If you like an excellently crafted thriller with a superb story, high standard of writing and a perfect cast then Misery is the film for you. It's a winner all round in my view. It's a heart-stopping psychological thriller, an award winning 1990's film - a suspenseful masterpiece. One of the best horror thrillers ever...
Many Stephen King stories have been adapted for the small and silver screen over the years with varying degrees of success. This film, from the moment it begins to the moment the end titles roll, hardly puts a foot wrong - even a hobbled one (see the film).
The cast is probably one of the most perfect ever assembled as they all fit their roles so well. James Caan is Paul Sheldon, a disenchanted romantic novelist who wishes to leave behind "Misery Chastain" (the popular heroine he has created) and turn his hand to more serious novels. Has anyone else in cinematic history acted out excruciating pain as realistically as James Caan does in this picture? Kathy Bates is utterly brilliant as Sheldon's deranged super fan, Annie Wilkes - Bates skilfully manipulates the audience into being scared of and hating Annie one minute to feeling slightly sorry for her in the next. Richard "Diamond" Farnsworth and Frances Sternhagen portray the lovable, kind-hearted, but playfully bickering small town Sheriff and his affection starved wife. Lauren Bacall manages to make her mark in a small, but significant role as Sheldon's literary agent.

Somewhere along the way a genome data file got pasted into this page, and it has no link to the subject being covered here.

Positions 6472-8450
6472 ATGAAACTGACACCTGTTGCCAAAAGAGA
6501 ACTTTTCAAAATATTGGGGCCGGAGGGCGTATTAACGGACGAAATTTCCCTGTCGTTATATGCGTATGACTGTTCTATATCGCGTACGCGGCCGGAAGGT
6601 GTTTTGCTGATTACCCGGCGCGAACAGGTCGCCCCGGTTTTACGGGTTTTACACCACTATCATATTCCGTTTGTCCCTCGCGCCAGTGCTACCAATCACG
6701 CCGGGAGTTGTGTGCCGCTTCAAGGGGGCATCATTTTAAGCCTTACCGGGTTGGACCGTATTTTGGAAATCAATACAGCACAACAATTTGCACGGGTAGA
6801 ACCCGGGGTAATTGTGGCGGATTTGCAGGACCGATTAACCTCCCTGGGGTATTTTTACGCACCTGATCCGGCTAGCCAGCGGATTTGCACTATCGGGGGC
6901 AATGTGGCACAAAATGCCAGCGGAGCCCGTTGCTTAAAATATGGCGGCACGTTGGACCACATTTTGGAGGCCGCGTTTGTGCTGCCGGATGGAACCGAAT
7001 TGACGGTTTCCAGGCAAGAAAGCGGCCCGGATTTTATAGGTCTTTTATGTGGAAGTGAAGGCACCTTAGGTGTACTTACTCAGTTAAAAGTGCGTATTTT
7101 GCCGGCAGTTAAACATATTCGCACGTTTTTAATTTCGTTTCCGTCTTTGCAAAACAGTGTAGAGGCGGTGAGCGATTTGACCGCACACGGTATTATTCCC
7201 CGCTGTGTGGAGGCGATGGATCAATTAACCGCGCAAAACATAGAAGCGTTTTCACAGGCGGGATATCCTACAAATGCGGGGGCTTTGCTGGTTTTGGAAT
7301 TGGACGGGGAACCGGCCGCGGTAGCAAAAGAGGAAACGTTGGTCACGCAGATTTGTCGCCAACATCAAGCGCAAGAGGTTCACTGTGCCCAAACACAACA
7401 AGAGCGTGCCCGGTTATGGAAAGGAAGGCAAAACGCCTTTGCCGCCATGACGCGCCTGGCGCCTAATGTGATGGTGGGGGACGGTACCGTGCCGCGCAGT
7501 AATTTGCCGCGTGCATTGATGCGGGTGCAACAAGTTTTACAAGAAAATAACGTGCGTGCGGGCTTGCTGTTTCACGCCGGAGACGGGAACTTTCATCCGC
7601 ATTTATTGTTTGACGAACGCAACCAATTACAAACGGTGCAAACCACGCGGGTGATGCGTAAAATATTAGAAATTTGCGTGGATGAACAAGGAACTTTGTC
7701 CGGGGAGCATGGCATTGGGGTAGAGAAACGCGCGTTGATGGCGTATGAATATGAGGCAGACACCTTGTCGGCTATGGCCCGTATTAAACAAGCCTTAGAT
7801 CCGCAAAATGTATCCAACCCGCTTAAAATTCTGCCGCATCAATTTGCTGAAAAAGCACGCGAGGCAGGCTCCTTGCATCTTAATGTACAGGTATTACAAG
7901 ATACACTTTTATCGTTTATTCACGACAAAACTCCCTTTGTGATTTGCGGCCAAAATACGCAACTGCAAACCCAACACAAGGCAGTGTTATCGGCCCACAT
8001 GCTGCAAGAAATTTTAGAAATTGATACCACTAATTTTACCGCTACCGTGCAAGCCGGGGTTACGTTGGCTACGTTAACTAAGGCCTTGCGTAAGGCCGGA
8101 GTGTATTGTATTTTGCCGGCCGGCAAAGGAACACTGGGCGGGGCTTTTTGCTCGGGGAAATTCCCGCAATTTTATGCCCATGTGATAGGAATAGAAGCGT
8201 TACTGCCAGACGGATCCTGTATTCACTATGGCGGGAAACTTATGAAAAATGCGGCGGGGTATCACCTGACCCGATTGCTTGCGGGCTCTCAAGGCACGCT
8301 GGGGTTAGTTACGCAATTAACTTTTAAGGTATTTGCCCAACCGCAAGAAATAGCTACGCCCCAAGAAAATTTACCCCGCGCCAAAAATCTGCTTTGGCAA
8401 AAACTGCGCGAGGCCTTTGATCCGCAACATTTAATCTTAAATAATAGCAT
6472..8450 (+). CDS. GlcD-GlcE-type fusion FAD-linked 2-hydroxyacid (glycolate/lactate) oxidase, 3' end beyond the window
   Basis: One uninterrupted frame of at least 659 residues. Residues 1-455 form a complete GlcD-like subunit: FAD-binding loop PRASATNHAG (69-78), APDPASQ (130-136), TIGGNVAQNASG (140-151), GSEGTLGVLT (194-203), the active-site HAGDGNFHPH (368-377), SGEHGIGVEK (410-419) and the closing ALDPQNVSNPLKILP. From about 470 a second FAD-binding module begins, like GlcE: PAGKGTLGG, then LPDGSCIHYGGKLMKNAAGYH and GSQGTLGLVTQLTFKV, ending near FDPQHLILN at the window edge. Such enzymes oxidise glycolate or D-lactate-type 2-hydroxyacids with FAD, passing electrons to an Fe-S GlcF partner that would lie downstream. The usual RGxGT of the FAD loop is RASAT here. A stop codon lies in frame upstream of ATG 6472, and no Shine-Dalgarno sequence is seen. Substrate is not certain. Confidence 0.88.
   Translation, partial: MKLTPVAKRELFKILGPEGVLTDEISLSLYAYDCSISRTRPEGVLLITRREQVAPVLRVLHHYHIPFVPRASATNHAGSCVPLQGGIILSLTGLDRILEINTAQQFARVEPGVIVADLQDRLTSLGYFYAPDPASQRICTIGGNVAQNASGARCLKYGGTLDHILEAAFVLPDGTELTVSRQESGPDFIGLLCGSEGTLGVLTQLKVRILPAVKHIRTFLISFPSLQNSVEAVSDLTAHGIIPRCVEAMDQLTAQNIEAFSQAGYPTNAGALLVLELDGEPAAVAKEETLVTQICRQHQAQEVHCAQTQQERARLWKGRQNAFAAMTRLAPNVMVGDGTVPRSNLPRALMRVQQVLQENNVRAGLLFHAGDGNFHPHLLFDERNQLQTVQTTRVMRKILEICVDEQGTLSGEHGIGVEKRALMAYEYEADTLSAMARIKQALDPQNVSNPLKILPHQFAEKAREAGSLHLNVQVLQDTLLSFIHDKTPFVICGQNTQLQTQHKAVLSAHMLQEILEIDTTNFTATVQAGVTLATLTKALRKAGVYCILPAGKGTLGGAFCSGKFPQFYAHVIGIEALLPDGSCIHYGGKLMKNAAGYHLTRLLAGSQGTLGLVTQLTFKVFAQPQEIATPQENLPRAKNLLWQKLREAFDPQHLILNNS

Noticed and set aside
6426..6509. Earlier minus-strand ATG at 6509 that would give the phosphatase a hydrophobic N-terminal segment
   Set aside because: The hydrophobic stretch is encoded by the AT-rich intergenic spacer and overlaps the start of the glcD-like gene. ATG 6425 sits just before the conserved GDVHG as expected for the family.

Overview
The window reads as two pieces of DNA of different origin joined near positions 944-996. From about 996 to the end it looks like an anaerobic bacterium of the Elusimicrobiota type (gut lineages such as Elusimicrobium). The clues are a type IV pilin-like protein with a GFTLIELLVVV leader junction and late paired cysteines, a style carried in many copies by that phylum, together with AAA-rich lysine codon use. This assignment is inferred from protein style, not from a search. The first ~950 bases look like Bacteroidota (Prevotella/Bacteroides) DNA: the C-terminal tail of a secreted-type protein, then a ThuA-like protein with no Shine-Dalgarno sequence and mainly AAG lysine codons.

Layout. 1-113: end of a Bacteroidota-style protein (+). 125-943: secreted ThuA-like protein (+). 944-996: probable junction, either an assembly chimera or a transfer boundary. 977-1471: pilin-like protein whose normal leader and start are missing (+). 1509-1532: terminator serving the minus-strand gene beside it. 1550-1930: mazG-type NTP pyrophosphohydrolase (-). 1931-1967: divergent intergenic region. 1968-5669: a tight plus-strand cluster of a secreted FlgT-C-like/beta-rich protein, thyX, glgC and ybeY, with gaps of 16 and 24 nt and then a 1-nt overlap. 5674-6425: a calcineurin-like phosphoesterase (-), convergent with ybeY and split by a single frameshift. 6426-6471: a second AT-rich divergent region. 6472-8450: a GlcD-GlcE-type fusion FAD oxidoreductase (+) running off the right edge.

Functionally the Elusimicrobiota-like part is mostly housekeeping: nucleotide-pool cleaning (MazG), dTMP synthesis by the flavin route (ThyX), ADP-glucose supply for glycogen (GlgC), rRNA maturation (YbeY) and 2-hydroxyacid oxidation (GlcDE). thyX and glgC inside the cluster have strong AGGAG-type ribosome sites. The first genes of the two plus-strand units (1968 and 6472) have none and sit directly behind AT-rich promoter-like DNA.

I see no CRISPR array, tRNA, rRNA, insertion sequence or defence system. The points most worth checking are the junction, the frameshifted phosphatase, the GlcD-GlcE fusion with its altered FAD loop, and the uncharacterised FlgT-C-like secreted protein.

Film ratio is 1.85:1. Audio is DD 5.1. Both are very good.
The extras included commentaries, documentaries, photo gallery and trailers.
Whether you're a Stephen King fan or not you should see this excellent film.
Sheldon murders Annie - does he ever stand trial?
Then there are Goldman and Reiner looking mighty pleased with themselves in the extras. Then there's Bacall - one of the most overrated 'stars' (together with Monroe and Audrey Hepburn) in the history of post-war cinema.
As a two-hander, however, it's gripping enough if you haven't seen it before. It probably works well in the theatre. But it doesn't hold a candle to, say, 'Rosemary's Baby', 'Carrie' or even 'Nightmare On Elm Street'